IFA Blasts Brazil's FMD Beef Failures

UK - This week Padraig Walshe continued his criticism on the production methods in the Brazilian beef industry, declaring that the Brazilian beef imports pose a "major Foot and Mouth Disease, animal health and food safety threat to the European Union".
calendar icon 9 April 2008
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Padraig Walsh, IFA president

The Irish Farmers' Association (IFA) president went on to say that the ban of Brazilian meat, imposed a couple of months back, must remain indefinitely.

Padraig Walsh said the latest FVO (EU Food & Veterinary Office) report is damning in its criticism of Brazil. Alarmingly, the FVO uncovered and documented unreported FMD outbreaks in Brazil and a total failure on animal identification, holding registration and movement controls.

The IFA President said the FVO report is very clear and states categorically ‘systemic failures were identified in relation to holding registration, animal identification and movement controls. The situation was such that the Brazilian authorities could not provide the guarantees in respect of residency in approved areas and on approved holdings required by the European Union’.

On foot and mouth disease, the FVO report states that on 22 holdings, where an official FMD outbreak occurred, these were not reported to the OIE or the EU. In other words, the Brazilian authorities failed to report a number of FMD cases in 2007 to the appropriate authorities. The FVO inspection team also investigated a dangerous contact holding with 3,000 animals, which had received animals from a holding with FMD positive animals. These animals could move without restriction and FMD lesions were found on the holding.

The FVO report a long list of failures on the notification and control of foot and mouth disease. The report highlights that under the surveillance carried out between October 2006 and January 2007, the FMD virus was still circulating in some areas. The FVO report the failures of notification of vaccination by farmers with significant discrepancies between the number of vaccinated cattle and the receipt of FMD vaccine purchased.

"Systemic failures were identified in relation to holding registration, animal identification and movement controls."
Padraig Walsh, IFA president

On animal identification, registration and movement controls, Padraig Walshe said the FVO report highlights a total and systematic failure or breakdown at farm and central control level in Brazil. He said the facts are this FVO report fully vindicates the IFA/IFJ finding that Brazil does not have a reliable animal identification and traceability system.

The IFA President said the findings contained in the FVO report make a mockery of the claim by the EU Commission that a regionalisation policy for the control of FMD can be successfully applied in Brazil. He said the reality is Brazil does not have a reliable identification and traceability system and in these circumstances, regionalisation cannot be applied and cannot work. Padraig Walshe said the only option available to the EU is to maintain an indefinite ban on Brazil.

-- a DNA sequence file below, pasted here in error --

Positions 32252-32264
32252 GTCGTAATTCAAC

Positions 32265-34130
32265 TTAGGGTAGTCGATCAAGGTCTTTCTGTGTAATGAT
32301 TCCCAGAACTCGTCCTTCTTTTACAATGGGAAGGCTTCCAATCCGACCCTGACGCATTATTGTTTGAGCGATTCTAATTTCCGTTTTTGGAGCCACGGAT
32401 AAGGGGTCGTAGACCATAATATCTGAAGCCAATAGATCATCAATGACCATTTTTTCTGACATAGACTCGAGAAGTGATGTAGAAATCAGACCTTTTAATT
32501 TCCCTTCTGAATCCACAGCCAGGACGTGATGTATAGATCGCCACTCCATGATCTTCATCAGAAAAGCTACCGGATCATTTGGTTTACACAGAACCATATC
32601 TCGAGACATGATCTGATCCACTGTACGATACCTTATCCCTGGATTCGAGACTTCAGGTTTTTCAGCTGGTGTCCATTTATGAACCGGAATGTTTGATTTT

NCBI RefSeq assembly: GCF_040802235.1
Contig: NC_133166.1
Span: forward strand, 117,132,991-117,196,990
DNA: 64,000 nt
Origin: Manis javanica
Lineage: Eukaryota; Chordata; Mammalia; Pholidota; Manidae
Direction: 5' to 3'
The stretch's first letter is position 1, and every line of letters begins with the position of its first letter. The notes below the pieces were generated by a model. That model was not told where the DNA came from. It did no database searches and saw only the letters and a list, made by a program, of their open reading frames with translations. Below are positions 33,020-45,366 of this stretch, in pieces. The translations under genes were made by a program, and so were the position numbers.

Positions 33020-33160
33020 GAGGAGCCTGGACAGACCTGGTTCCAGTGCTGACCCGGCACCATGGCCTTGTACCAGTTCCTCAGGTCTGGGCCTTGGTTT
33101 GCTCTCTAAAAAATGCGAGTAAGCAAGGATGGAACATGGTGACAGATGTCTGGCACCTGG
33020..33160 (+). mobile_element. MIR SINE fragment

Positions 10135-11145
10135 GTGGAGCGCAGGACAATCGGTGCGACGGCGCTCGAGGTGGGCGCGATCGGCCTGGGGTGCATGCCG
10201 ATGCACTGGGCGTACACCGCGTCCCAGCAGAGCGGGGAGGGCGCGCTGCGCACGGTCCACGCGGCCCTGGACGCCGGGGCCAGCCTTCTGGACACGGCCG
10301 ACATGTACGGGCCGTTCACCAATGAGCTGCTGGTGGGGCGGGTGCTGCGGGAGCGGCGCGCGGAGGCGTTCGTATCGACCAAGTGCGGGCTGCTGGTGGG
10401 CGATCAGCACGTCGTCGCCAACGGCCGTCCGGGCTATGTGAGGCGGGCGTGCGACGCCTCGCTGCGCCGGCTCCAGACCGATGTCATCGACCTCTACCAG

IFA National Livestock Chairman Michael Doran listed a number of examples from the FVO report where the traceability system was found to be totally flawed. In one case 701 cattle, which were slaughtered and should have been recorded as dead in the SISBOV database, were still recorded as live. In another case, one of the field officers responsible for SISBOV was described as ‘being in a conflict of interest’.

The FVO found that there was no system in place to validate data on the holdings in the SISBOV system. An inspection report stated that animals were vaccinated even though no animals were present at inspection time.

Michael Doran said the FVO found 1,500 removed ear tags in two boxes on a SISBOV holding but with 70% of the animals still recorded as alive on the database. On the same holding, the FVO found a large presence of unapplied ear tags. In another holding, it was claimed that 92 animals had lost their ear tags, were re-identified, but the old tags remained active on the SISBOV database. On another holding, the farmer had removed ear tags and re-identified the cattle with new numbers. The FVO concluded that the practice of removing ear tags and re-identifying cattle was uncovered.

The FVO mission team identified that out of 54 holdings checked, half of them showed more than 10% discrepancies between the data in the SISBOV database and the actual number of cattle present on the holding.

On certification procedures, the FVO report stated that over half of a sample of 45 certificates checked, only 22 had complete and satisfactory support documents. The FVO concluded that in some establishments deficiencies were found that non-compliance bovine meat could have been exported to the EU. In addition, the FVO report highlighted beef, which had failed the pH test, were dispatched with movement certificates stating that they were eligible for EU export. The IFA livestock leader said the FVO report concluded that the current official control of movements does not serve to reinforce the guarantee that animals from non-approved areas are excluded from slaughter for EU export and is not reliable for the 90/40 days residence rules.

Michael Doran said this conclusion together with the facts on unreported FMD outbreaks leaves the EU Commission regionalisation or ‘double fencing’ policy on Brazil in tatters. He said “the findings in the FVO report are so damning, nobody in the EU Commission could credibly suggest that Europe could even contemplate importing beef from Brazil in the future.

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